Dr Cherie Blenkiron
With her interest in exploring small cell-shed packages called ‘extracellular vesicles’ as diagnostic biomarkers she is a current board member of the International Society for Extracellular Vesicles (ISEV), a founder of the recently launched Australia New Zealand Society for Extracellular Vesicles (ANZSEV) and Associate Director of the local Hub for Extracellular Vesicle Investigations (HEVI). She is also an Associate Editor for the prestigious Journal of Extracellular Vesicles (JEV). Cherie also has an interest in human tissue-based research and ethics aiding her role as Science and Ethics Advisor for the Auckland Regional Biobank.
Professor Mike Findlay
Michael Findlay completed his undergraduate studies at the University of Otago in 1983. He was awarded his Fellowship of the Royal Australasian College of Physicians in 1990 after training in Wellington and Sydney. His post-fellowship research in the treatment of gastro-intestinal cancers at the Royal Marsden Hospital in London resulted in the awarding of the degree of Doctor of Medicine in 1995. After appointments at Sydney Cancer Centre and Wellington Cancer Centre between 1994 and 2002, he was appointed as the foundation Professor in Oncology, School of Medical Sciences, Faculty of Medicine and Health Sciences, at The University of Auckland. With his appointment and support from the Cancer Society Auckland and Northland, he established Cancer Trials New Zealand, a clinical trials coordinating centre engaged in the design and conduct of clinical and translational trials in a wide range of cancer types. Until 2016 he was Deputy Chairman of the Australasian Gastro-Intestinal Trials Group and remains on its Scientific Advisory Committee and Upper GI Cancer Working Party. Michael is a board member of the Gut Cancer Foundation, a charitable organisation established in New Zealand to raise awareness and funding for research into GI cancers. Michael is an advocate of research-driven cancer care.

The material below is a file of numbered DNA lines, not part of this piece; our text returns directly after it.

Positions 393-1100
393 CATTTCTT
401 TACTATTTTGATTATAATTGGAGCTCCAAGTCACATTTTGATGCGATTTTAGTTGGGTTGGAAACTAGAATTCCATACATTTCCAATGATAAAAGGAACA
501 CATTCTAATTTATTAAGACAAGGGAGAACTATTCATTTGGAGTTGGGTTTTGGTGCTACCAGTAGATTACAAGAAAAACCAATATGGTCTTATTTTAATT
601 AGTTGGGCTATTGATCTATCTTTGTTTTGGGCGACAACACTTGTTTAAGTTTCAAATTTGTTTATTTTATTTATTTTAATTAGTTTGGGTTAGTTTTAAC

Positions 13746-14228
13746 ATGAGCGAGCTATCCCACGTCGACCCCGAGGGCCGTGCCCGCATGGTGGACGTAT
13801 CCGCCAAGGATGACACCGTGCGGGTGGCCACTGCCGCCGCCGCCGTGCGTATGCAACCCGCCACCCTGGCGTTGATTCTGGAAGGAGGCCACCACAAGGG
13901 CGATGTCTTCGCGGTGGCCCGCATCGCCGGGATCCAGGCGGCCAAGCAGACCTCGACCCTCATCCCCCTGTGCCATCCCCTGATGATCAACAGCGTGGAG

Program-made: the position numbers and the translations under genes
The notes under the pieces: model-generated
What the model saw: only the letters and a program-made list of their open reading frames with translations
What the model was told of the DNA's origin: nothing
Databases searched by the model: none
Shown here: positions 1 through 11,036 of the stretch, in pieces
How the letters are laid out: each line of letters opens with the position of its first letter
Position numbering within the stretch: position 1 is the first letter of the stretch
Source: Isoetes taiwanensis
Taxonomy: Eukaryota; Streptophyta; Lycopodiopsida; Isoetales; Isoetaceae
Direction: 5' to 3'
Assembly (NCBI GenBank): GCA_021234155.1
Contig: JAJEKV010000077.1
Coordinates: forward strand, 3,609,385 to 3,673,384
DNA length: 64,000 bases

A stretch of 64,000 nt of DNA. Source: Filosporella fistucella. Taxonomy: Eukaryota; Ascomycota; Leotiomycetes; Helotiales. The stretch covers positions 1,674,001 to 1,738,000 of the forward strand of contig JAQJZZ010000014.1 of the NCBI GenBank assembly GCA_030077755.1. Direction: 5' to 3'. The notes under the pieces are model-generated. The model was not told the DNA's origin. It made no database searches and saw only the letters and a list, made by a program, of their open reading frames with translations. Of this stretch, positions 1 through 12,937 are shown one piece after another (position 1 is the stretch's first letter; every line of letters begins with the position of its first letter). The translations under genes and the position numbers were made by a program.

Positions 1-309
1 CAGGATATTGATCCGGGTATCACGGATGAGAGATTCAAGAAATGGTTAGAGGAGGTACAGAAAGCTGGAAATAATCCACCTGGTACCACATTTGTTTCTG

Associate Professor Michael Jameson
Associate Professor Michael Jameson FRACP FRCP (Edin.) PhD is a Consultant Medical Oncologist at Waikato Hospital, Hamilton, New Zealand, and Assistant Dean, Waikato Clinical Campus, Faculty of Medical and Health Sciences, University of Auckland. His clinical training was undertaken in NZ and the UK, including a year at the Royal Marsden Hospital, Fulham. He conducted a Cancer Research Campaign phase I trial of DMXAA in Auckland towards his PhD. He has been a consultant at Waikato Hospital since 2000, where he was also the Clinical Director of Medical Oncology from 2008-2011, and was supported from 2007–2016 by the Waikato/Bay of Plenty Division of the Cancer Society of NZ to spend 2 days a week developing and conducting research. He was president of the NZ Society for Oncology from 2011-2013 and was a trustee on local and national research charities and research foundations. Since September 2016 he has been head of the University of Auckland’s Waikato Clinical Campus in Hamilton, which supports training of medical students and postgraduate training of several disciplines.
His research interests are broad and include clinical trials, translational research, early phase drug development, repurposing drugs in oncology and exploring the role of selenium in preventing cancer and modulating the efficacy and toxicity of cancer treatments.